Engineers are typically can-do people, used to solving problems and getting things done. But some problems are so difficult, they require a multidisciplinary approach. The University of Iowa’s cluster hire in water sustainability is designed to address one complex issue that affects every man, woman, and child on the planet: access to clean water. In 2009, the university announced it would create 10 new faculty positions to advance research, education, and outreach on water sustainability.
The new faculty members span the disciplines, from engineering and economics to law and communication. Four IIHR affiliates are part of the cluster: David Cwiertny, assistant professor of civil and environmental engineering (CEE); Craig Just, assistant professor of CEE; Eric Tate, assistant professor of geography; and Adam Ward, assistant professor of geoscience.
An H2O Revolution
Why does a water sustainability focus make sense at Iowa? The cluster hire builds on the university’s established strength in this area, including IIHR and the Iowa Flood Center. And compared to many droughtstricken areas of the country, Iowa is blessed with an adequate (and sometimes excessive) supply of water.
Water issues also present the perfect combination of complexity and global scale for a multidisciplinary group effort such as this. The cluster hire approach makes many new and fruitful avenues of study possible, says Ward. “The cluster allows me to consider problems I would never have been able to address on my own,” he says. “Understanding the broad context for my research enables me to more completely address society’s problems.”
Iowans put their water to work in many ways: for transportation, for irrigation, for drinking water, for recreation, and recently, for ethanol production. But even a water-rich state like Iowa can stretch resources too thin. Tate says it’s important to consider water sustainability now, rather than wait for a serious problem to develop. “As a critical resource that touches so many aspects of our society, it makes sense to address the sustainability of water resources in a multidisciplinary manner.”
Iowa is also ripe for change. The severe floods of the last 20 years have created a population eager to learn how to better manage water resources, says Cwiertny. “You have a community now that’s going to be receptive, I think, and acutely aware of how water impacts them.”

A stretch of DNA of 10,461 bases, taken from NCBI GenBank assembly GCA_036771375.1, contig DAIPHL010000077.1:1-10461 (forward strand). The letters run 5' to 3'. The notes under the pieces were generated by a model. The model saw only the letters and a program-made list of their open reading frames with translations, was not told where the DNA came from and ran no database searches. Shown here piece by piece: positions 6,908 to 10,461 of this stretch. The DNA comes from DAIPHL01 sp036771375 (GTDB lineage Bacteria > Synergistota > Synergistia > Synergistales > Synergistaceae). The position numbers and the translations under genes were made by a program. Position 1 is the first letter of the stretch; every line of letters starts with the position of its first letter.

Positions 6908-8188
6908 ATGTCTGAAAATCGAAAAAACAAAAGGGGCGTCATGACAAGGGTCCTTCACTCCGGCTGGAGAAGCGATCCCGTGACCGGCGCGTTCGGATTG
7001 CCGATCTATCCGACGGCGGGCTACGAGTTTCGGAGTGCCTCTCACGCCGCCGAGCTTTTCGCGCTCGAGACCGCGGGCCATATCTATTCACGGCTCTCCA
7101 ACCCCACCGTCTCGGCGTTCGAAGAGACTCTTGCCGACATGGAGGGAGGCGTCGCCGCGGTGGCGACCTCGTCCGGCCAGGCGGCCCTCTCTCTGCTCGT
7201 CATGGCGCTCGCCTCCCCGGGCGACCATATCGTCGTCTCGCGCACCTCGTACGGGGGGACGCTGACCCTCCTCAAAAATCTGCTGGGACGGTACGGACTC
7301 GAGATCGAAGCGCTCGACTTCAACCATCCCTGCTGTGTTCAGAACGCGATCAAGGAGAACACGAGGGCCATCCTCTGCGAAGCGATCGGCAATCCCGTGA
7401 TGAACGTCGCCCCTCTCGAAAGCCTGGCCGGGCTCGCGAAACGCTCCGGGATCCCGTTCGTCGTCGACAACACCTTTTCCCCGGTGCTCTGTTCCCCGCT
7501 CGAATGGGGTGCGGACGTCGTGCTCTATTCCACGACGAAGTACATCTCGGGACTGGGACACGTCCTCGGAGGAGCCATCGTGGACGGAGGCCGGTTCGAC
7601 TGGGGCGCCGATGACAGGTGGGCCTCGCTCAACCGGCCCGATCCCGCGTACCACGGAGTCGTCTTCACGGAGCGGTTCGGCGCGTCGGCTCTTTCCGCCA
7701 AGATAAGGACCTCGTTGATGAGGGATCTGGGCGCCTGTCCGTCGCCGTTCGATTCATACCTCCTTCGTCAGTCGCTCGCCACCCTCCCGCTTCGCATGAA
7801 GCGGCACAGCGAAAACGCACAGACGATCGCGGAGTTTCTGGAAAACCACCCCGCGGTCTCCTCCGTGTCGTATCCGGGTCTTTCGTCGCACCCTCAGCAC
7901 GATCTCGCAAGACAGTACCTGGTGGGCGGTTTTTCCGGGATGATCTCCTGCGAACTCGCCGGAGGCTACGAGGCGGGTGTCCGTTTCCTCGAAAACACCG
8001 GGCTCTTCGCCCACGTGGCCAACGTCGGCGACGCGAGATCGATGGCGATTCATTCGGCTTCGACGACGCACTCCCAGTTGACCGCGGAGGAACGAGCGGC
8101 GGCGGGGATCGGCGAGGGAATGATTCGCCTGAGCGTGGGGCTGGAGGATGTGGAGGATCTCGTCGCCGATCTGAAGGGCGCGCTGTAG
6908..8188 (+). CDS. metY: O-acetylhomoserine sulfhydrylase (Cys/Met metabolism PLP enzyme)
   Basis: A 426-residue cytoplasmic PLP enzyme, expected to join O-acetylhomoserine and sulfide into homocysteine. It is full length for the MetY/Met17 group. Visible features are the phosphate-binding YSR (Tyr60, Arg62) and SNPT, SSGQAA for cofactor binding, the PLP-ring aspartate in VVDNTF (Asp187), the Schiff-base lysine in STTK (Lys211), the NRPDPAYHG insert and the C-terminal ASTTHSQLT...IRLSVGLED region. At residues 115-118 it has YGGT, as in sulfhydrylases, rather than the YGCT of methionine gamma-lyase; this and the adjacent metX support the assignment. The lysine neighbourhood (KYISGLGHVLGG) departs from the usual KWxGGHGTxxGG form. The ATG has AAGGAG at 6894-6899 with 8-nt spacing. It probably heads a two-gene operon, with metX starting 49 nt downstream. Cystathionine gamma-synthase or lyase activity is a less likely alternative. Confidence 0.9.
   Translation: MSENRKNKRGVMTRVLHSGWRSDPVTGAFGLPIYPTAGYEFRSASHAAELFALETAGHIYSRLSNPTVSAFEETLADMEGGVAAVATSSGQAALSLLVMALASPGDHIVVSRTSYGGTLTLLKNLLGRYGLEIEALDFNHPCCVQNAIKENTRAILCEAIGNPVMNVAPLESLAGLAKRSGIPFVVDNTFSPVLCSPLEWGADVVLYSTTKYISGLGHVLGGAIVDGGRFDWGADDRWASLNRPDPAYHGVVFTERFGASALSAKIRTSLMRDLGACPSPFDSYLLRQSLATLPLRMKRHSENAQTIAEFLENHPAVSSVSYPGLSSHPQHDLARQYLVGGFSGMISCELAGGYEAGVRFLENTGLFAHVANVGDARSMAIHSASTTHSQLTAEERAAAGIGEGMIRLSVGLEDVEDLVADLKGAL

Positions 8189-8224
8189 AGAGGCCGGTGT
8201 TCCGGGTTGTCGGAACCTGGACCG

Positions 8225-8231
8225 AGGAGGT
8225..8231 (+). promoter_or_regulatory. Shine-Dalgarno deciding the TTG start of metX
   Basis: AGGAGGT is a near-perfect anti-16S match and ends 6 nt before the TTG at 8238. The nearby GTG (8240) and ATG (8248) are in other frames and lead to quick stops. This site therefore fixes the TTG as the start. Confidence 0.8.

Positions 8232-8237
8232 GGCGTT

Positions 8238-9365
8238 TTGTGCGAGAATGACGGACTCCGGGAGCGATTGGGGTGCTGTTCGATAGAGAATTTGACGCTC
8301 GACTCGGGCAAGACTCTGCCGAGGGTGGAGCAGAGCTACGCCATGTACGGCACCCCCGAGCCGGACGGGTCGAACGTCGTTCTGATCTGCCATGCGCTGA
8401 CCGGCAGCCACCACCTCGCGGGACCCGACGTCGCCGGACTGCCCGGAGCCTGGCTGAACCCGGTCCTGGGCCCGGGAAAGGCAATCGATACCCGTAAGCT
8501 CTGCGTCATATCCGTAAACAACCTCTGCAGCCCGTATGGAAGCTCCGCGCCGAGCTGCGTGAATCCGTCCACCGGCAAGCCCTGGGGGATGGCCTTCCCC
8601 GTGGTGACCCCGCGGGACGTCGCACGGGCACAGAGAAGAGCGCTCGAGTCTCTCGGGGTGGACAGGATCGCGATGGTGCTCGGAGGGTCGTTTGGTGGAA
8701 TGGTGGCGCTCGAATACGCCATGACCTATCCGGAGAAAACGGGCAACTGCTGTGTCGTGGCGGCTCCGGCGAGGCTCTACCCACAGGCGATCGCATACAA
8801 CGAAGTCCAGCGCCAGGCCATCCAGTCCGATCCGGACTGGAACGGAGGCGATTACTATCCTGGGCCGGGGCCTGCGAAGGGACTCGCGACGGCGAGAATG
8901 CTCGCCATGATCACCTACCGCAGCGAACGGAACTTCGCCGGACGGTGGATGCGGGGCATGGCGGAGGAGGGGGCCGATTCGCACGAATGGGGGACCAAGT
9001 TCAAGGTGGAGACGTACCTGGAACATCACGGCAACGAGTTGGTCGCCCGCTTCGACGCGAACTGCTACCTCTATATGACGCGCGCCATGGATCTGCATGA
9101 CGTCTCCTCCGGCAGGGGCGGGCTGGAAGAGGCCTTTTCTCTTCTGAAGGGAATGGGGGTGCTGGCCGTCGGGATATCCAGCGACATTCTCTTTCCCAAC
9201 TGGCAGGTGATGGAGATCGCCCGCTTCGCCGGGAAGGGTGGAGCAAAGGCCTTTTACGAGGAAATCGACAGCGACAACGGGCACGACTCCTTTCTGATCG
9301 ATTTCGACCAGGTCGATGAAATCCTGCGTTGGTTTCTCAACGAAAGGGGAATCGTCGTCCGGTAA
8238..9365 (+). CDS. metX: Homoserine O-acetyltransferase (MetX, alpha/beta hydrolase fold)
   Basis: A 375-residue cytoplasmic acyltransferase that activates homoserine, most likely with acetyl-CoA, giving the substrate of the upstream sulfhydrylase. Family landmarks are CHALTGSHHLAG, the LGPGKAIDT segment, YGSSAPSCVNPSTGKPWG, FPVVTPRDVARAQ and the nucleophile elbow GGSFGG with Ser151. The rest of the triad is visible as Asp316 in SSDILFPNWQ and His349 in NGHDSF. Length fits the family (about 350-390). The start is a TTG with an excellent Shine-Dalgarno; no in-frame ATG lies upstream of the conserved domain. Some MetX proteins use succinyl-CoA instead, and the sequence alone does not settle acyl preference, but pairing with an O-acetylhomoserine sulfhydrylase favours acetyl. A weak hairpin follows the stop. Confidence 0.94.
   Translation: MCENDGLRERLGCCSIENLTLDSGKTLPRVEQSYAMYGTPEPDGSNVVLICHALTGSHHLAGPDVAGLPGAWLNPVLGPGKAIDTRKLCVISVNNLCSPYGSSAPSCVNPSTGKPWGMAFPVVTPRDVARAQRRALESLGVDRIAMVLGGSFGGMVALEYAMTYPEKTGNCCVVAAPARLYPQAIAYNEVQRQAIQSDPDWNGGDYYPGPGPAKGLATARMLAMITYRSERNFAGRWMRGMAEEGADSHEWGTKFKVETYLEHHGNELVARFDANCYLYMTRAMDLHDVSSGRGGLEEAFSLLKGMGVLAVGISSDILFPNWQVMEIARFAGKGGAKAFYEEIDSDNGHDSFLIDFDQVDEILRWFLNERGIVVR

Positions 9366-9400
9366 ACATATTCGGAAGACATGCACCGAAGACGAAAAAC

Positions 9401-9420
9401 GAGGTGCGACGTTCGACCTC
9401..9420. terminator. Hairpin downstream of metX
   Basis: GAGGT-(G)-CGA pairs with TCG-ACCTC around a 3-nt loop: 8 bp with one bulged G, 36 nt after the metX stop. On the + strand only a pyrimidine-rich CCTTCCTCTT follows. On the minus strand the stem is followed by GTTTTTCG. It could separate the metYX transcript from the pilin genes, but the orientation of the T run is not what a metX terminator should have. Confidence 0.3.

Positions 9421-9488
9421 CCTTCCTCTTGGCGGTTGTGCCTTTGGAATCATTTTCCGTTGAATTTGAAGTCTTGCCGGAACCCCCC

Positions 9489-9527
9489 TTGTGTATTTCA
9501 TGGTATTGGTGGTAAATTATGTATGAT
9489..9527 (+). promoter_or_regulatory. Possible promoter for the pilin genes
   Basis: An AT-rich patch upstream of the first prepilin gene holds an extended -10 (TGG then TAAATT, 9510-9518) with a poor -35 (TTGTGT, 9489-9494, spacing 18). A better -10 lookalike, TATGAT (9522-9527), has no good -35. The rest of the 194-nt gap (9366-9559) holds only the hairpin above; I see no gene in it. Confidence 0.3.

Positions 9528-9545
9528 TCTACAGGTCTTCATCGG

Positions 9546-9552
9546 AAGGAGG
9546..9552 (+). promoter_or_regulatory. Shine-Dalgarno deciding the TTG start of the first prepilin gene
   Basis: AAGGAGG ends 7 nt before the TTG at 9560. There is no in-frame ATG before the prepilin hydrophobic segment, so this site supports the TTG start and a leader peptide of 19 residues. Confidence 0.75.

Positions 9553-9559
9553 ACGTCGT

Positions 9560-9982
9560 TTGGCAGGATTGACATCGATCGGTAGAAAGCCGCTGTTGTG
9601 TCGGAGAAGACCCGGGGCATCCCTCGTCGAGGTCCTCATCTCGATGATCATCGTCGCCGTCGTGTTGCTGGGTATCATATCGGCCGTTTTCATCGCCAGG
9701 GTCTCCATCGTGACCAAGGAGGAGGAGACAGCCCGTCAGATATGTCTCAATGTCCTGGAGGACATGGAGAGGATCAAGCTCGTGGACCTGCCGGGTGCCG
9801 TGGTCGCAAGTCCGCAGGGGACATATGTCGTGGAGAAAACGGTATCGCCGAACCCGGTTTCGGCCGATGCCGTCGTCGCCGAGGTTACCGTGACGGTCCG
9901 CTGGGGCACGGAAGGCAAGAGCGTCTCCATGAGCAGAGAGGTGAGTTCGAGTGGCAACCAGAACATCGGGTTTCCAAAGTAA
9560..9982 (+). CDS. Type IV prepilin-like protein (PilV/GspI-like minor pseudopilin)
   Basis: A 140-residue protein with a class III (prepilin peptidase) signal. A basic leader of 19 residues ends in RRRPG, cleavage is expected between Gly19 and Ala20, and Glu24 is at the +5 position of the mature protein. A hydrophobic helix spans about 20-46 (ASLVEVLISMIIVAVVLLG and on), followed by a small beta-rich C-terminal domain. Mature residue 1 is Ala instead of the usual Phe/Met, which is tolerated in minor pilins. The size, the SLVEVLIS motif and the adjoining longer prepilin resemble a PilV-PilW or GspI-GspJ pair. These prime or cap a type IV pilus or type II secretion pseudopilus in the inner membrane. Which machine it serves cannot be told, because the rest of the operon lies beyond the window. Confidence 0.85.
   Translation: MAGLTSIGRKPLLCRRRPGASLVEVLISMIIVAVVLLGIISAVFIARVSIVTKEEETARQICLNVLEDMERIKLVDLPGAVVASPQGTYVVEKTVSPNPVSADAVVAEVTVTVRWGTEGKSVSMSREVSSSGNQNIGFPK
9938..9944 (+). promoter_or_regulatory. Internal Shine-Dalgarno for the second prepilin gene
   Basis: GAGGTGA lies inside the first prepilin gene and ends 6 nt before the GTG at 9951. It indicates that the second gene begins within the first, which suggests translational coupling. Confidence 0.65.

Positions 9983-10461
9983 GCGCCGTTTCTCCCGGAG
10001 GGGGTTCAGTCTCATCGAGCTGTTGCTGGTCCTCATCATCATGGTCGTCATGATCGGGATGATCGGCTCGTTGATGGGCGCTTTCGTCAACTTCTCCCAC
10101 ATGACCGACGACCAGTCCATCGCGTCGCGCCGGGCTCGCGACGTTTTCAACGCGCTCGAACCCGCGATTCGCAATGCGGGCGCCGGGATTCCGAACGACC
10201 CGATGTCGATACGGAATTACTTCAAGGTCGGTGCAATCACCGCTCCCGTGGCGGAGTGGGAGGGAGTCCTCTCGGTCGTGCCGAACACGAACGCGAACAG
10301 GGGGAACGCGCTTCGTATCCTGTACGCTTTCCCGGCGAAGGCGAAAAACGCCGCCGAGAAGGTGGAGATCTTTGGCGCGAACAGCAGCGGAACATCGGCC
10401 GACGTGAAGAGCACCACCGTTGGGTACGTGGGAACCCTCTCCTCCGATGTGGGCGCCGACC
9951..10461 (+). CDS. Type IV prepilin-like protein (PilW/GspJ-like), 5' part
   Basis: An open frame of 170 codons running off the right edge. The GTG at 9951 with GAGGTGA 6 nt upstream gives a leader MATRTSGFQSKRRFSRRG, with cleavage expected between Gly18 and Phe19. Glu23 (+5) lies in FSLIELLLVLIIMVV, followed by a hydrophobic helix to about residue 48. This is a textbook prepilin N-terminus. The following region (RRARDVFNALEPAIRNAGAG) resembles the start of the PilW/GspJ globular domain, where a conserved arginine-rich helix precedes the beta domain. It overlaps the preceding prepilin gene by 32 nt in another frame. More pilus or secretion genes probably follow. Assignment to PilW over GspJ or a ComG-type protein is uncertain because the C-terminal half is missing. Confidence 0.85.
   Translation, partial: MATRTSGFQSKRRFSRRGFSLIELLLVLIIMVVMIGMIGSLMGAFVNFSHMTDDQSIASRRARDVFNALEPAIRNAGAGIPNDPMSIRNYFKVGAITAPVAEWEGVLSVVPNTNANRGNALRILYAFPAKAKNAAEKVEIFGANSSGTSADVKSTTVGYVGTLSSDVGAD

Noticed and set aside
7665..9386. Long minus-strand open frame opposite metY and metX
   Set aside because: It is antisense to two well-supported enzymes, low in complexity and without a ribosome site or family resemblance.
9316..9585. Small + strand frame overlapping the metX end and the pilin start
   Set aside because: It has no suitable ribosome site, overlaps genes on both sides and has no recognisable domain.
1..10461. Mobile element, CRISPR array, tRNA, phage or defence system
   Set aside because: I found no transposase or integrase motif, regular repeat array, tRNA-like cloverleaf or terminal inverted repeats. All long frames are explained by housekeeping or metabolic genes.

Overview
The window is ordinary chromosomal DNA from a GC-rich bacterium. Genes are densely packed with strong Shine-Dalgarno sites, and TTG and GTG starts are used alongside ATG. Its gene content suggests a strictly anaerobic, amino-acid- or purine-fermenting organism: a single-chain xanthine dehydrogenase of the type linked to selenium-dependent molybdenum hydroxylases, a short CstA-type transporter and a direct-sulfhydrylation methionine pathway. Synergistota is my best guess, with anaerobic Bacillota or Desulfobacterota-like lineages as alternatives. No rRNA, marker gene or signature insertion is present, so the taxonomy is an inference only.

How does a collaboration between 10 academics from very different fields work in the real world? Although the cluster is just getting started, so far, it’s working very
well. IIHR Research Engineer Jerry Schnoor, the group’s mentor/leader, has organized regular water sustainability seminars, with a different cluster member presenting his or her work at each meeting. “We get to know each other, understand our complicated research interests, look for the synergies, and look for the opportunities we can pursue together,” says Cwiertny. He’s organizing more casual get-togethers, too, so they can also talk under
Cwiertny is especially glad to see communication and policy experts among the cluster’s members. “The ability to communicate is going to be really important,” he says. “We can develop the best technologies and engineering strategies, but they don’t get very far until it can be implemented as smart policy that people can support
and buy into.” And change their behavior, adds Just. He believes sustainability is a behavioral issue rather than simply a resource or knowledge issue. “Changing behavior in the modern media world requires savvy communication. … The research has to be brought to life in communities through engagement and communication.”
And clustering can be fun. For a native Californian like Cwiertny, it was a no-brainer to leave sunny California for Iowa and this professional opportunity. “I really
do believe that we’re doing good things and important things,” he says. “Plus, your job has to be fun. I will tell you—I’m having great fun in the time I’ve been here at Iowa!”
“I get to learn new things all the time when I interact with people from other disciplines,” Just says. He adds that learning to speak the languages of colleagues from other disciplines (all English, but still very different!) can be challenging. “But it’s a challenge I’m up for!”